Thursday, July 6, 2017

Helping Hands

Wow, it's been awhile since I had some downtime to sit and write.  I miss it.  It just seems as the years pass, we get busier and busier.  I like to think of busyness in the family life as a wave and we are just in the swell right now.  Soon enough we will have kids who can drive and alleviate some of that time sucking parental duty.  But right now we have seven active kids who need to be places but can't get there, need to eat but can't really cook, are too young to babysit the littlest ones for too long, are too old to think going to a playground is still the best day ever.  We can't just stay home like we used to do when the older kids were young, so the younger kids are leading a completely different life than the oldest.  When the littles get big, they won't have any little ones around, so they too will be living a different life than their big siblings now.  Everyone has to be flexible, patient, understanding...and we all know that is a tall order.  I even snapped at a single young coworker who kept complaining about being exhausted...seriously??  Is it that tiring taking care of only yourself?  (Not my best moment!)  Anyway, it's a great season we are in, full of so much energy and life, but just extremely tiring as I fall into bed by 9 hoping the kitchen fairies will come and help a mother out.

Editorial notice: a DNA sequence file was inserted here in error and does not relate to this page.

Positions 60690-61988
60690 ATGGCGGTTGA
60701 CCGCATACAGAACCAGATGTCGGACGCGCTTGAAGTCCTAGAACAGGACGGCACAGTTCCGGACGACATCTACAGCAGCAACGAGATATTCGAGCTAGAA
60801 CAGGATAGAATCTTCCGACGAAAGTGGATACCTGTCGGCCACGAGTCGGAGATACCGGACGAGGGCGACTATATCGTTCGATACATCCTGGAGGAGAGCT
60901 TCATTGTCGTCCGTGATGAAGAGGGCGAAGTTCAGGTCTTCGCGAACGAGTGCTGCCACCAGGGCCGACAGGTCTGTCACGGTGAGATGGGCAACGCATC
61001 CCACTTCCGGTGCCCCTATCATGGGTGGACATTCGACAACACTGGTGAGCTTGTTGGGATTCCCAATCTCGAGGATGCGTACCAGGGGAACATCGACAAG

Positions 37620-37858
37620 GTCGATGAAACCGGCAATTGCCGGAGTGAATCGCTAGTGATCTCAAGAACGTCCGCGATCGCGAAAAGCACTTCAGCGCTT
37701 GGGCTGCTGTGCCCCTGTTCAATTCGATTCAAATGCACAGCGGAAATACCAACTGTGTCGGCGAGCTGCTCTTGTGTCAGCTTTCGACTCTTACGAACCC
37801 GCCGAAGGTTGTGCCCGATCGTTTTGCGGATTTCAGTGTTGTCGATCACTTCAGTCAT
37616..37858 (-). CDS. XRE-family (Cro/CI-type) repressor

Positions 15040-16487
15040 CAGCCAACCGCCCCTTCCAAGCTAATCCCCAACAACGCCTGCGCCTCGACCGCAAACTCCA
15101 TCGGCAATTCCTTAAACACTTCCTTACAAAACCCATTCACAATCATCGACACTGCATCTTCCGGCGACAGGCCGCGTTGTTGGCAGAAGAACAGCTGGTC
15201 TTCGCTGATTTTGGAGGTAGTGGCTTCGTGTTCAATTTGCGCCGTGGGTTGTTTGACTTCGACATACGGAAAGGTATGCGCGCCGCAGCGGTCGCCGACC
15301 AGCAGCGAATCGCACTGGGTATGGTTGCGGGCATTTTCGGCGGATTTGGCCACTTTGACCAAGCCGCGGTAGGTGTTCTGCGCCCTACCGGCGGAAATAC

Back in the beginning of June, I read an article by Erica Tighe that touched my tired heart.  Go ahead and read it, I'll wait.

Wasn't that so sweet?  How completely selfless of her to watch her friend's kids for a week while they went to Italy.  I loved what she said here:

What if we as single people, gave up the immense freedom of our daily lives for a tiny bit so that our married friends can get away for a weekend and spend time holding hands, looking in each other's eyes, laughing, doing something fun, seeing each other - without interruption of someone peeing in the checkout line. 
I think that would help our society as a whole. Happy marriages create happy families which create happy children which create a happy culture. 
Our old downstairs neighbors who were much loved and missed!!  Hi Sarah and Katie!

We have been blessed with a single person like this in our life. She was our first babysitter back when she was in high school and has grown to become part of the family. She's always offering to do fun activities with the kids, babysit so we can catch our breath, or just come and hang out while we discuss life. But, if you asked her (because she's a saint) she would tell you that she gets more out of our relationship than she gives. We invite her over for family dinners, even though the kids are rambunctious and the meal is sub-par, we take her on family trips and celebrate holidays together, we give her the opportunity to be around little kids and make sure she has gingerale and crackers when she's sick (from the stomach bug we shared!). It's such a nice relationship, and one I couldn't have with any of my married friends. My married friends are busy raising their children, taking care of their homes and making time for their spouse, as they should be.